How Swiss Voters Saved Their Economy by Overwhelmingly Rejecting a Universal Basic Income
Switzerland has overwhelmingly rejected a national referendum on a universal basic income (UBI). The proposal was for a monthly stipend of $2,550 for every adult regardless of income or state of employment, plus $640 for every child. The initiative failed, garnering only 23% of the vote versus 77% against. It was also opposed by every major political party in Switzerland. If it had passed, disaster would have loomed for Switzerland’s economy and could have fast spread through the rest of Europe.
The UBI was initially proposed back in the 1960s by Chicago School economist Milton Friedman. Friedman is generally known as a laissez-faire free market economist who opposed what are now commonly accepted government interventions in the economy like minimum wage and professional licensure, but for some reason came out in support of what he called a negative income tax. Advocates of the policy often argue that it is a laissez-faire policy because it was envisioned by a so-called leading free market economist, but regardless of who thought it up, it is still a bad idea. Here’s why.
This may seem trivial, but there are two things to do in an economy: produce and consume. When someone consumes more than produces, that depletes the supply of goods and services either on an individual or national level, raising prices and making everyone that much poorer. The reason people generally want to see economic growth in the world is because they want their standards of living increased. It’s not the gross domestic product (GDP) numbers that matter, but the quality of life they predict. The only way to increase living standards is to produce more than is consumed. The only way to produce is to work, as manna no longer falls from heaven these days.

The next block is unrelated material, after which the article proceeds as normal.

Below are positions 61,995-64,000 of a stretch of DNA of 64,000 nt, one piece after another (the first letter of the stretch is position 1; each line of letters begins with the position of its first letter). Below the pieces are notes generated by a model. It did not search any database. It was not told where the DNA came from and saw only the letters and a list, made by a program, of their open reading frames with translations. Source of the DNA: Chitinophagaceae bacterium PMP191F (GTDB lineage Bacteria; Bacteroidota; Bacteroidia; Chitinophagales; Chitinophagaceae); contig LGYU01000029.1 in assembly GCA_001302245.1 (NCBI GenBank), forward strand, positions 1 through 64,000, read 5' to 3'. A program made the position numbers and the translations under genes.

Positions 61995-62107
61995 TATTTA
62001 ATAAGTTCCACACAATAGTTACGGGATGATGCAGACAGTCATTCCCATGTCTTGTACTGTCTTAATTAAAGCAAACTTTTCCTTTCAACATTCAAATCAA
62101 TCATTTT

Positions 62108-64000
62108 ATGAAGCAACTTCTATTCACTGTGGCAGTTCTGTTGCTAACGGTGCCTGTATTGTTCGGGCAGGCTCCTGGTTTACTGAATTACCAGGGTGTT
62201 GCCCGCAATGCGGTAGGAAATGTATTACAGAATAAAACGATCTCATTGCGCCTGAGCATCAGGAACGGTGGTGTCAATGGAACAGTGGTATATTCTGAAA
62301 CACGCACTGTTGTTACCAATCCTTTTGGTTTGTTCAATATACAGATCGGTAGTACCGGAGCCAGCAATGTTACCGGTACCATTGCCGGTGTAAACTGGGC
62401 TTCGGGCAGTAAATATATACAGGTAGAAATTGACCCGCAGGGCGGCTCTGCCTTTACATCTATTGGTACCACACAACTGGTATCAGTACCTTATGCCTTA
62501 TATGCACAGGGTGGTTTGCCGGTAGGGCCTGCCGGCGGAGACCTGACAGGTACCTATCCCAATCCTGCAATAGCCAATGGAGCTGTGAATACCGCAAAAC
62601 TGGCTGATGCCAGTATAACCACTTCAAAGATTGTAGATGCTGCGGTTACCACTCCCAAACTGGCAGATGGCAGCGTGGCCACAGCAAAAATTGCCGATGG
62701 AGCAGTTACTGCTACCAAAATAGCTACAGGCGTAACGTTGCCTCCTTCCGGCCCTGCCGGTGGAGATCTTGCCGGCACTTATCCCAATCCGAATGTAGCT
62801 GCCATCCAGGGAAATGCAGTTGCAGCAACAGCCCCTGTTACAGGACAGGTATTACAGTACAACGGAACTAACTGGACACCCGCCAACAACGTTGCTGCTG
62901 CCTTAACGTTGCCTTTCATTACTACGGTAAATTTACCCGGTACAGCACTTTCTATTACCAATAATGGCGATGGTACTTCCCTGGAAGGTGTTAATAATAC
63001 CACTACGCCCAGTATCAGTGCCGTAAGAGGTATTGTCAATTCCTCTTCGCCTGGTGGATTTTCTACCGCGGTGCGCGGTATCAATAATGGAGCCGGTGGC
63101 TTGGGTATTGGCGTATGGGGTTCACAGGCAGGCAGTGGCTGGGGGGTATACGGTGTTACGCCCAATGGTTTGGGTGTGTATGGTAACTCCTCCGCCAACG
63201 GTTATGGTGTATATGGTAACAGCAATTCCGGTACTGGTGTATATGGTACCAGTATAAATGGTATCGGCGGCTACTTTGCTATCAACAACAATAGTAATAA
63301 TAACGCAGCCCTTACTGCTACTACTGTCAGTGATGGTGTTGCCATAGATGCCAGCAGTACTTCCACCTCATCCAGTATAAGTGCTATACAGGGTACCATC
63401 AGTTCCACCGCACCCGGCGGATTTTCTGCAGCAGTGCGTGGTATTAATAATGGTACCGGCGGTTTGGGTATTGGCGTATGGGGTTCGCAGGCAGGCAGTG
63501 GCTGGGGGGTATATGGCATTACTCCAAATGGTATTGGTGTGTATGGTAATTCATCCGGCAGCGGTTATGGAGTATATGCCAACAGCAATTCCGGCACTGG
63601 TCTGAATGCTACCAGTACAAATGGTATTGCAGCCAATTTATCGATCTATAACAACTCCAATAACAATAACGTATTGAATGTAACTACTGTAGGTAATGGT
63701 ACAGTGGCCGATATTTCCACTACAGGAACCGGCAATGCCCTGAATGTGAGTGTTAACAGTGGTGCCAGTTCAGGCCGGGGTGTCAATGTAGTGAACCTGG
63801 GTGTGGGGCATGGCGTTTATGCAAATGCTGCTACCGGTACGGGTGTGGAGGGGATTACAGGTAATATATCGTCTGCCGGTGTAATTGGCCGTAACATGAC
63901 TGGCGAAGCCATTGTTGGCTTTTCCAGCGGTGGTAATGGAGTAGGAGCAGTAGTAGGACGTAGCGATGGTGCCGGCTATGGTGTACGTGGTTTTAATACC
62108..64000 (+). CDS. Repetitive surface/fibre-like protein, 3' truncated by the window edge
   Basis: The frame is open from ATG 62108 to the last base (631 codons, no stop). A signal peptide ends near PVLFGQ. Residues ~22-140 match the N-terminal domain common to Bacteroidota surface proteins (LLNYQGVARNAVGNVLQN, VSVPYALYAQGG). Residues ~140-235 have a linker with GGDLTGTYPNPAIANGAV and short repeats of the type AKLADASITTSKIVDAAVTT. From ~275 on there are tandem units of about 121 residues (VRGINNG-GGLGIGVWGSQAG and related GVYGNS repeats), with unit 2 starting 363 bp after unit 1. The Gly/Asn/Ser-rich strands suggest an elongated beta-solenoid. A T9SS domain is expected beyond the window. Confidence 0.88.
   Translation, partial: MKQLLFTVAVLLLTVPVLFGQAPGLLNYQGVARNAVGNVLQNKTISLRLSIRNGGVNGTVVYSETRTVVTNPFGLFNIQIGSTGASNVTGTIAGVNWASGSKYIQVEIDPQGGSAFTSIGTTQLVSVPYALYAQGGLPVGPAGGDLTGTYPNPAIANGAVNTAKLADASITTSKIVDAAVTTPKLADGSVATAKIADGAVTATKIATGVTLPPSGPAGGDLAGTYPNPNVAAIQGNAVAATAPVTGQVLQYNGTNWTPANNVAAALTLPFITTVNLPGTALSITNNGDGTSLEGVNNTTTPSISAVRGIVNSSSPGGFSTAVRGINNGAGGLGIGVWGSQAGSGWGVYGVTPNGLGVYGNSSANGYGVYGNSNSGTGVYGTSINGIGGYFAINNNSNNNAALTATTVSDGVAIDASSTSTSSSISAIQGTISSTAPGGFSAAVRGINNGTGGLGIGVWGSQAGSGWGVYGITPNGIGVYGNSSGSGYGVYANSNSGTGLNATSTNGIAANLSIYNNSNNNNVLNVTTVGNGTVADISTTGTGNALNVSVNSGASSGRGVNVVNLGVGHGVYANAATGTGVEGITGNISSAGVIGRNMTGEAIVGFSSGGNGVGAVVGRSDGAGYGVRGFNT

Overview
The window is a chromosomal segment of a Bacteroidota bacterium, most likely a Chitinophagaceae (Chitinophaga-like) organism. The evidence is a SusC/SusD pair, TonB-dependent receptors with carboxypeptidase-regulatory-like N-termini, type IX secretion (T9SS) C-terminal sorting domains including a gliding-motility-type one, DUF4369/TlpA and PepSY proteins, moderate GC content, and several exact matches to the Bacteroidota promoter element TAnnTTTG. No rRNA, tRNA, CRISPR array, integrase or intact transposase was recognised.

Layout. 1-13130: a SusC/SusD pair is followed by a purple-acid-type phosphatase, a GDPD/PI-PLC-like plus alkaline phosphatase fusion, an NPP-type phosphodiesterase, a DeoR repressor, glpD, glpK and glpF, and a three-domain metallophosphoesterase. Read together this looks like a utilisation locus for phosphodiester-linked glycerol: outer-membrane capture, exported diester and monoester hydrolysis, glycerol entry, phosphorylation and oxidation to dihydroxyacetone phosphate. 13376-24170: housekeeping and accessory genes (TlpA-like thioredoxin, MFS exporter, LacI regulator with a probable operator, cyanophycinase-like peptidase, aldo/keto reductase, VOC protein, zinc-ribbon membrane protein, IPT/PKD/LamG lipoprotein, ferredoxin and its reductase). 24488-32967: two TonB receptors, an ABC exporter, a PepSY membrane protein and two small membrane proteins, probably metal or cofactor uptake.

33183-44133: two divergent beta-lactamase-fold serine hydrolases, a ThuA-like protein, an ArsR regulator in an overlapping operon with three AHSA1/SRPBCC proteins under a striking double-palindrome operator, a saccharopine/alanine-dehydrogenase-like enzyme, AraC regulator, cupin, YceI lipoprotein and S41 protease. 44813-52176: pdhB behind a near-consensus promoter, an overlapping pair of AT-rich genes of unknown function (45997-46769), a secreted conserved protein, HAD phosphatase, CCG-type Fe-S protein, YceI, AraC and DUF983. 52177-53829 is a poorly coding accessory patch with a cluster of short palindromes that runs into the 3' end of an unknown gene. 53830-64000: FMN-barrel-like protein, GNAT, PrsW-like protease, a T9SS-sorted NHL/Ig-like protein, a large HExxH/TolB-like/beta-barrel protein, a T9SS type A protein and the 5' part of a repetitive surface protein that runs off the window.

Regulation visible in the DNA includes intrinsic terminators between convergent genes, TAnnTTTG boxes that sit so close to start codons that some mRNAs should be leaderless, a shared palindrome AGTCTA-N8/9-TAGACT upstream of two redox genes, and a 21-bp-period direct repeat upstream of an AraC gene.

If everyone gets a basic income for doing nothing, fewer people produce and more people consume, raising the cost of living and lowering the supply of goods and services. As the cost of living rises, there would be a demand for an even higher basic income to meet cost-of-living increases, and so on and so forth until poverty would spread inexorably from the ground up.
Given that similar initiatives are gaining traction in Finland and the Netherlands, a yes vote would have been especially problematic for the entire region.
Back in 1970, economist Murray Rothbard had this critique of Friedman’s negative income tax idea, which would have only applied to the unemployed in its form. Slightly different from the European UBI idea and with 1970 numbers, but similar consequences:
If the floor is $3,000 [a year] I contend that everyone below $3,000 will quit pretty quickly. If they don’t quit they’re pretty screwy. A person getting $3,000 will quit. What about the people earning above $3,000? They’re going to quit too because if you’re earning $3,500 a year you’re working 40 hours a week in order to get $500 a year. That’s not very much. So I think people will quit en masse up to at least $4,000, maybe $5,000 a year. … As they quit this means you have enormous amounts of people flooding onto the dole. … The person who pays for it is the taxpayer, which means taxes have to increase very sharply on the guys who are still working above $5,000 a year. As taxes increase on them, their after-tax income goes down maybe to $4,000 a year or $3,000, so they start quitting. This floods the roles some more and they have to increase the taxes on those continuing to work, maybe those above $6,000 and they start quitting. So I envision with a guaranteed income a vicious spiral downward until we wind up with everyone on the dole and nobody working. Just total disaster if this thing comes into effect.